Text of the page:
By Marsha Mullings, MPH
On March 11, 2020, the World Health Organization (WHO) declared Coronavirus Disease 2019 (COVID-19) a pandemic. The world was alerted to the magnitude of the spread of an infectious agent that was first identified and described in Hubei Province, China. Meat and animal markets in Wuhan, its capital city, are thought to be the original transmission points of the virus. Despite extensive efforts to trace its origin, there has been no official declaration regarding the source of this disease agent. What is important, is that WHO had recognized and declared that the entire world was in the grips of a new and deadly respiratory illness.
In the early months following the declaration, COVID-19 exploded across the globe, starting from isolated cases in Wuhan, to the devasting assault on the citizens in the Lombardy region of Italy. The town of Bergamo, northeast of Milan, was the epicenter of this assault. One of Europe’s largest and most advanced hospitals, Papa San Giovanni XXIII, in Bergamo, suffered under the strain of disease and deaths, unable to manage the torrent of patients coming into the hospital by the hour. We watched as the Italians desperately tried to manage the burden of COVID-19 on their citizens. There were heart-rending accounts of people dying in hospital hallways, and in parked ambulances at the door of hospitals. Desperate doctors made agonizing choices – sacrifice the old, whose survival odds were low, to save the young, who had better survival odds. This is where we were in the early months of this pandemic – watching COVID-19’s cruelty in Italy. In contrast, our disease burden here was low. We were secure in knowing that we have the world’s best scientists, the greatest advances in medicine, and above all, vast economic resources. Yet our public health experts watched Italy anxiously.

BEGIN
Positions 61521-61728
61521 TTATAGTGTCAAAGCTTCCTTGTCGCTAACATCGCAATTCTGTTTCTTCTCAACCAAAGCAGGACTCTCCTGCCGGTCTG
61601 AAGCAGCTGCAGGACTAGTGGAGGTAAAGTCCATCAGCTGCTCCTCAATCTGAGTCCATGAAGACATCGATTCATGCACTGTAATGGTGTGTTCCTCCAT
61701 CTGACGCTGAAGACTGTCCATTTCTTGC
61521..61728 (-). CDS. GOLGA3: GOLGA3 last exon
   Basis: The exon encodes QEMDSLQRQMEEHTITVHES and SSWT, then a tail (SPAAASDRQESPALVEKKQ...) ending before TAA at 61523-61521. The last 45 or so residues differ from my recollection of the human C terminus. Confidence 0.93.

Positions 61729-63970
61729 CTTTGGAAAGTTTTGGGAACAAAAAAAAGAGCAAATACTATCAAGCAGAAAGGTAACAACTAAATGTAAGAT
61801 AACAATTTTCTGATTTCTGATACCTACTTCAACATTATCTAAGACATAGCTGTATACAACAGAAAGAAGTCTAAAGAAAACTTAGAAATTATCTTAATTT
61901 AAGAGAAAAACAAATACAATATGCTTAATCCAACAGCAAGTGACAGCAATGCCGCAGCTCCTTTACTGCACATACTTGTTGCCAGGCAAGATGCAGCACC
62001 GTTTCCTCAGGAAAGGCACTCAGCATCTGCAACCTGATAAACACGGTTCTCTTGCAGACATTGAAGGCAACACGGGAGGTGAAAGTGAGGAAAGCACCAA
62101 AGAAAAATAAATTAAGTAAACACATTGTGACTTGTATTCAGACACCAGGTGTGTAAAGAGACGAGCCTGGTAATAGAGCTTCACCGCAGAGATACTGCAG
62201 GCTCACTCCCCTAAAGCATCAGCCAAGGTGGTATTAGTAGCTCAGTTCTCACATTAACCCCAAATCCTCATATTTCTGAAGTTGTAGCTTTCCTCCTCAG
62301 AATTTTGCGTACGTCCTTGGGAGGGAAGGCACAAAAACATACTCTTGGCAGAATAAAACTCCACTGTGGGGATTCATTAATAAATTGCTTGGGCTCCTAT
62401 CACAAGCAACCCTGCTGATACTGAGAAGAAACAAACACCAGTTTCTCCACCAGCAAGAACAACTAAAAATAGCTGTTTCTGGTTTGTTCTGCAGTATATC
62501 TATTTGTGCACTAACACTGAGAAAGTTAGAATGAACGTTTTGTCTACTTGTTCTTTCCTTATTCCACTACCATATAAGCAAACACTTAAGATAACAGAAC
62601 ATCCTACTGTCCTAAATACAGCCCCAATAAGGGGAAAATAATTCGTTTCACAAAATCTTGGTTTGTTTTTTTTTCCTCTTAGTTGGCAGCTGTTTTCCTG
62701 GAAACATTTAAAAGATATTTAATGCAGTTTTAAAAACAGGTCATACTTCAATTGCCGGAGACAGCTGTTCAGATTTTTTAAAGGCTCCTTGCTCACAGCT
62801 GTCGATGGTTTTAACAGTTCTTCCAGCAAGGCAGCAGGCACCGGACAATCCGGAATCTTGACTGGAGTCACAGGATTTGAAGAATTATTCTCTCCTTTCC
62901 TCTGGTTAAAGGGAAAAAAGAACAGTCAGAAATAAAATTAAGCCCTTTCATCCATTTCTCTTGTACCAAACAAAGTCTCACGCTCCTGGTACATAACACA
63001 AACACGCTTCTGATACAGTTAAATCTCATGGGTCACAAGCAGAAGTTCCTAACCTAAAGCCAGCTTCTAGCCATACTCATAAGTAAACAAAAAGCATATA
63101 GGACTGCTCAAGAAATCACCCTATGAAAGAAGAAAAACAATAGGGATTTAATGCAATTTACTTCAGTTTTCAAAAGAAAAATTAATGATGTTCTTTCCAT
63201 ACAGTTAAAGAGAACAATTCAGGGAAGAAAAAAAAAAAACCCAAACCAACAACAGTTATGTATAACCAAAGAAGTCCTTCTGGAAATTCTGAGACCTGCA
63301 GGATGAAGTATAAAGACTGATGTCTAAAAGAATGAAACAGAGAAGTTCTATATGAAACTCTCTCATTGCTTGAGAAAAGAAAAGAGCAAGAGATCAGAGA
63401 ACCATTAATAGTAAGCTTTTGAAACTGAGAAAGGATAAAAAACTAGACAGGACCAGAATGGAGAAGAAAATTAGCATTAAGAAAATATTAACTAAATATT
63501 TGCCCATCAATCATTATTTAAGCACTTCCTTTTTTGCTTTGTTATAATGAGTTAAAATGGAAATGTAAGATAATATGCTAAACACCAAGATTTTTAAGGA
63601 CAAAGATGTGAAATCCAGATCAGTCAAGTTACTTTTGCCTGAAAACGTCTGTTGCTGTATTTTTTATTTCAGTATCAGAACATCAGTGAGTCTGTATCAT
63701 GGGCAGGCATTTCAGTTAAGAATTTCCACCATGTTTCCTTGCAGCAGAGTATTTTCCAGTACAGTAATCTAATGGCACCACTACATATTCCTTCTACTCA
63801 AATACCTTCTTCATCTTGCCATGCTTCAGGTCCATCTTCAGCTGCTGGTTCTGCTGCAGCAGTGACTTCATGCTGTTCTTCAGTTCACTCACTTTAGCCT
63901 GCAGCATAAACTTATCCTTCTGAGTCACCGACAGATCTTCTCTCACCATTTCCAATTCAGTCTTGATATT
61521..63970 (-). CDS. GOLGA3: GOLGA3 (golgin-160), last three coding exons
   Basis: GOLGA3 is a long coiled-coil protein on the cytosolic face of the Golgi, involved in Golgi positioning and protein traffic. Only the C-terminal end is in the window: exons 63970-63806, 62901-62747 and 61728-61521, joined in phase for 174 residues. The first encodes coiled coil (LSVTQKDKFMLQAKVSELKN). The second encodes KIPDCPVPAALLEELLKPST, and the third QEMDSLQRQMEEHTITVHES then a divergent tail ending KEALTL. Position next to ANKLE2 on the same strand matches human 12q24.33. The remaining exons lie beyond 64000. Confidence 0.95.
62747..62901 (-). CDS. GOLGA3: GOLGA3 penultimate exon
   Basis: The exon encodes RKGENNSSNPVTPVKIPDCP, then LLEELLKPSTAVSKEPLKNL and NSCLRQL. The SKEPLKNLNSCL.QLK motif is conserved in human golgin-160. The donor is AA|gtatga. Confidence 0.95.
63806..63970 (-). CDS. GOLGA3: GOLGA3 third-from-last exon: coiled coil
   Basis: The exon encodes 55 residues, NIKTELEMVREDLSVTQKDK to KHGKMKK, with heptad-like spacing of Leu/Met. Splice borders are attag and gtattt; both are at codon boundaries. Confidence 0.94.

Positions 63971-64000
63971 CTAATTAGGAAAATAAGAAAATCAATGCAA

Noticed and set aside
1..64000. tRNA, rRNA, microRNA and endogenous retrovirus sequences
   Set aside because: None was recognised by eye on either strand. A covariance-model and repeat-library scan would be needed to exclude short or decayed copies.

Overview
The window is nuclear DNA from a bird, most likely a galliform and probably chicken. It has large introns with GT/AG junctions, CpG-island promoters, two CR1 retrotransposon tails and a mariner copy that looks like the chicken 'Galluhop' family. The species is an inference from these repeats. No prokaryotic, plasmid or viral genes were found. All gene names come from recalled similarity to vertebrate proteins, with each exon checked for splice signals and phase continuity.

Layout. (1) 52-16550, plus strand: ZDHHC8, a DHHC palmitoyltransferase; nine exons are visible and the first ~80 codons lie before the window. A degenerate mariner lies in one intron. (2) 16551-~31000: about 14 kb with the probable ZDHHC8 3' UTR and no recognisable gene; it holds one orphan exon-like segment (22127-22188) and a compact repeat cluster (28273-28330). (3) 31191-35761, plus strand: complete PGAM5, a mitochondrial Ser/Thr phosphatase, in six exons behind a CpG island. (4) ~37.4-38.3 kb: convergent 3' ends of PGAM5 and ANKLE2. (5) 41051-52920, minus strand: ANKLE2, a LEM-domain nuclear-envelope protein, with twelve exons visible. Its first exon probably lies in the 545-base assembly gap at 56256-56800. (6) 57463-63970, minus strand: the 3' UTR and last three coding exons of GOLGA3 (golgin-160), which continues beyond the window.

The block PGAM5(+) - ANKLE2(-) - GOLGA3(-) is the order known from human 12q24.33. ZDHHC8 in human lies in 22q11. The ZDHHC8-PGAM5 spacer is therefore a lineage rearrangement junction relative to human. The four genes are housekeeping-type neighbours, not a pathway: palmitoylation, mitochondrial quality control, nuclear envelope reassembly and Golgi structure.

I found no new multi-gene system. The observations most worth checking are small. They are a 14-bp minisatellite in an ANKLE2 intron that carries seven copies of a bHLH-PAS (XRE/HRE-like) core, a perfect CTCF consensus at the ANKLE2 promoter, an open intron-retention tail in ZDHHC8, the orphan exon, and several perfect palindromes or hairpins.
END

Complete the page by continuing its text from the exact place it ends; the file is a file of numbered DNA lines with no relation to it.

It was not long before we started to witness the spread of the virus across this country. From nursing homes in Washington state, to New Rochelle, New York. The number of infections were increasing rapidly. Alongside infections, deaths were rising. Before long, New York City had surpassed Italy’s startling statistics and had become, the world’s epicenter for COVID-19 disease. America had largely escaped the gruesome choices made in hospitals in northern Italy, but in sheer numbers of cases and deaths, we had surpassed the Italian nightmare. America, despite its vast resource of scientific expertise and economic power, had become the worst example of the COVID-19 crisis, and New York City was the center of this predicament. The exponential growth of infections continued, in America and throughout the world. Yet while the world suffered the scourge of COVID-19, global scientific and pharmaceutical organizations worked diligently to devise weapons against this disease. America threw its scientific and economic infrastructure into the global effort to develop safe and effective vaccines against this virus. Operation Warp Speed provided the financial reserves that supported the immense undertaking for vaccine development. Consequently, in an astounding feat of technological innovation, the world’s best scientists and scientific bodies developed effective vaccines for this virus nine months after the declaration of this pandemic. The first vaccines have a 90% plus rate of efficacy. They have been given emergency approval and the first doses have been given across the UK and now the US. We have begun the fight to defeat this disease.
We believe that these developments warrant a special report on vaccine and the way they work. To that end, we offer here a general overview of vaccines, their development, and their mode of operation in the body. This will be offered in three parts: part 1 will provide a basic overview of vaccines, part 2 will provide a description of how these vaccines were developed, and finally part 3 will discuss the mode of operation of these vaccines in the body. This series is meant to provide a basic overview of vaccines and their function. It is not intended as a technical description of vaccinology or immunology. For more in-depth understanding of these topics, consult any journal on immunology, vaccinology, or the CDC and WHO websites, which can provide a vast trove of scientific texts on these topics.